ACA Reporting 2020
You know what they say – when one door closes another one opens. That’s especially true in the world of HR and benefits compliance, when open enrollment season ends, and ACA reporting season begins.
While the fundamentals of the Affordable Care Act are important, the legislation in 2010 and accompanying paperwork presented a whole new area of focus for Human Resources practitioners. Namely, the responsibility of distributing reporting forms to employees and filing with the IRS.
That said... ACA reporting season is coming up! Are you ready? Here are our tips on surviving this year’s ACA deadlines.
Let’s start with a refresher: What is the ACA?
Also known as Obamacare, the Patient Protection and Affordable Care Act (ACA) was signed into law in March of 2010. The law has 3 primary goals:
- Provide affordable health insurance that's available to more people
- Expand the Medicaid program
- Support efforts designed to lower the overall cost of healthcare
As you head into ACA reporting season, there are a handful of steps and considerations to tackle.
Determining Employer Status & Affordability
The first step in ACA reporting is determining whether your company is an Applicable Large Employer (ALE). That means determining the number of full-time employees as well as full-time employee equivalents (employees who work 30+ hours per week or 120+ hours per month).
To determine the number of full-time employee equivalents OR whether your company is an ALE, follow the simple equations in our ACA E-Book.
Next, determining affordability - but what does that mean? Under the ACA employer mandate, affordable coverage is defined as costing no more than 9.56% of household income. While this is the basic requirement, some employer actions or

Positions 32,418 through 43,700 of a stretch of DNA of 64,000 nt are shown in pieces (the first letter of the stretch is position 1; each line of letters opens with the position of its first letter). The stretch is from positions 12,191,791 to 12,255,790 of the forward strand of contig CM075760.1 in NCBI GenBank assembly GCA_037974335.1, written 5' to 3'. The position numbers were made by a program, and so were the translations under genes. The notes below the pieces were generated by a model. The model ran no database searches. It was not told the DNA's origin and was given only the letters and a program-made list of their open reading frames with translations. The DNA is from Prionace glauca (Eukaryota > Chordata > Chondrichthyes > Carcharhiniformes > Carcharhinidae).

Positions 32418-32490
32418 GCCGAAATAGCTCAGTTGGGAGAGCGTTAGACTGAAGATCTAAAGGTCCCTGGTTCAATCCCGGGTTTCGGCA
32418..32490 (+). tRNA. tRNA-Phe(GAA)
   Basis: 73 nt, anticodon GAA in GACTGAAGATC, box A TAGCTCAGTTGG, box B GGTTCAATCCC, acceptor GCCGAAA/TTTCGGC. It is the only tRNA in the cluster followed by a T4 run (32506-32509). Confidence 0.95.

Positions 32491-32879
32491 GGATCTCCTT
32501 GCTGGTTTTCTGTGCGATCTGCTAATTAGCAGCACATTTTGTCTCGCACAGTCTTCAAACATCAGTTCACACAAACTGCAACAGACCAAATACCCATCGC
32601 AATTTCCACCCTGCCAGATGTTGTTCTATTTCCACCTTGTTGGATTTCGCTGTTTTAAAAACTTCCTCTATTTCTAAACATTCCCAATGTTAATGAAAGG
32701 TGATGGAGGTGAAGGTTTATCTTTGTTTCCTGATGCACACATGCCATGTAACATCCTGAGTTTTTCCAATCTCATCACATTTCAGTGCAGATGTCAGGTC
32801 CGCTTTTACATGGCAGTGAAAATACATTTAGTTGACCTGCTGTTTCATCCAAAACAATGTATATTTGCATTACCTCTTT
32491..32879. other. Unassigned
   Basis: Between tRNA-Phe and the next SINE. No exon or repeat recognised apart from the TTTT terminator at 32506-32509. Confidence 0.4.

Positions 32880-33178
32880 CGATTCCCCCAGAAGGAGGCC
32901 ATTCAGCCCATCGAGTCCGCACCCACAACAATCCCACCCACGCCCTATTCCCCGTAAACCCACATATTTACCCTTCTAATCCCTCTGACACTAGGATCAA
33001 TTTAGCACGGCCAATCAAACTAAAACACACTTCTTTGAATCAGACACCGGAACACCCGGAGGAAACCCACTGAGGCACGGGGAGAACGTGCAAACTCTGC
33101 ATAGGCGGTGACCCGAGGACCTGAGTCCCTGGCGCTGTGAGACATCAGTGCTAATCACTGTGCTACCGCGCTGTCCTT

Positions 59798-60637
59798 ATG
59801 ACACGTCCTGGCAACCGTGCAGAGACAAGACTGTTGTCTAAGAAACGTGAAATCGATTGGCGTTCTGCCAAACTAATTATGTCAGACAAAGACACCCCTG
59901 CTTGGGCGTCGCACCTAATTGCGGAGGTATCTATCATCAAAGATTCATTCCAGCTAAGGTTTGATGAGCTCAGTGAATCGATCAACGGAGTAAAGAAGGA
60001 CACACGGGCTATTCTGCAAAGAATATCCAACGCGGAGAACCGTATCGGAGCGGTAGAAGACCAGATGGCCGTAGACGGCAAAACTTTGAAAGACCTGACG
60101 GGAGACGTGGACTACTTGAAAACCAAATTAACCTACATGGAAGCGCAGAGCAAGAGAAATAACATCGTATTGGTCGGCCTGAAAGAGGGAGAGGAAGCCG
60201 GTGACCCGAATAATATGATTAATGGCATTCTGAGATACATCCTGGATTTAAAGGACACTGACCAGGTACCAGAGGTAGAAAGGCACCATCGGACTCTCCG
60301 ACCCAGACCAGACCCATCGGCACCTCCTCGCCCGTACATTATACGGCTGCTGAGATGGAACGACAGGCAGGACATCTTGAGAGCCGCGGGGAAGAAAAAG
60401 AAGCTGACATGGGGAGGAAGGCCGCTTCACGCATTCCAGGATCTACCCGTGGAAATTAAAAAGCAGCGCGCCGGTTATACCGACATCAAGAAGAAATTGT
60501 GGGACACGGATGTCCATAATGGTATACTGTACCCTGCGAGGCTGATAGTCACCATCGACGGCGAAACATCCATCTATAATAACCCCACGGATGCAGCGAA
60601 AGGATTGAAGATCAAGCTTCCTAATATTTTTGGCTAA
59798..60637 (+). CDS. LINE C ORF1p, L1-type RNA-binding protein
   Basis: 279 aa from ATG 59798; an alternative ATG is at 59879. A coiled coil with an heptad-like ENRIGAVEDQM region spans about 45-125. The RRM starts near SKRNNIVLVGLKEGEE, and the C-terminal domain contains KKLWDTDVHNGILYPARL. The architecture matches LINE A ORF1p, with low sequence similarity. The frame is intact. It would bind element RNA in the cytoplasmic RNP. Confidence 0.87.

contributions can affect determining affordability. Learn more in our e-book.
As part of the Affordable Care Act, employers must be able to show they are following the requirements of the law - which initially left many employers scratching their heads as to what reporting the IRS required of them.
Under the Internal Revenue Code sections 6055 and 6056, employers must provide information to the IRS about the health plan coverage they offer (or do not offer) to their employees.
Our e-book covers the five draft forms included in the Internal Revenue Codes: 1095-B, 1094-B, 1095-C, 1094-C and 1095-A.
Steps and Considerations for Employers planning ACA Reporting 2020
- Determine Employer Status
- Determine Plan Affordability
- Complete IRS Forms
- Special Cases
Special Cases & Employer Noncompliance
In addition to status, affordability, IRS forms and reporting, employers should also consider special cases that impact plan affordability and the consequences of noncompliance.
Employer-sponsored wellness plans and payments offered to those who don't opt-in to company-provided health insurance are both scenarios that could affect plan affordability. Additionally, late filings or failure to produce all the required information could lead to costly penalties. Get the full details in our ACA e-book!
ACA reporting can be confusing, but it doesn’t have to be! When you partner with
Benefitexpress for benefits administration outsourcing, we help you remain compliant.
Looking for more information on ACA compliance and ACA filing? Check out our exclusive e-book: The Employer's Roadmap to ACA. If you're ready for more, find out how Benefitexpress can help and download our ACA product sheet.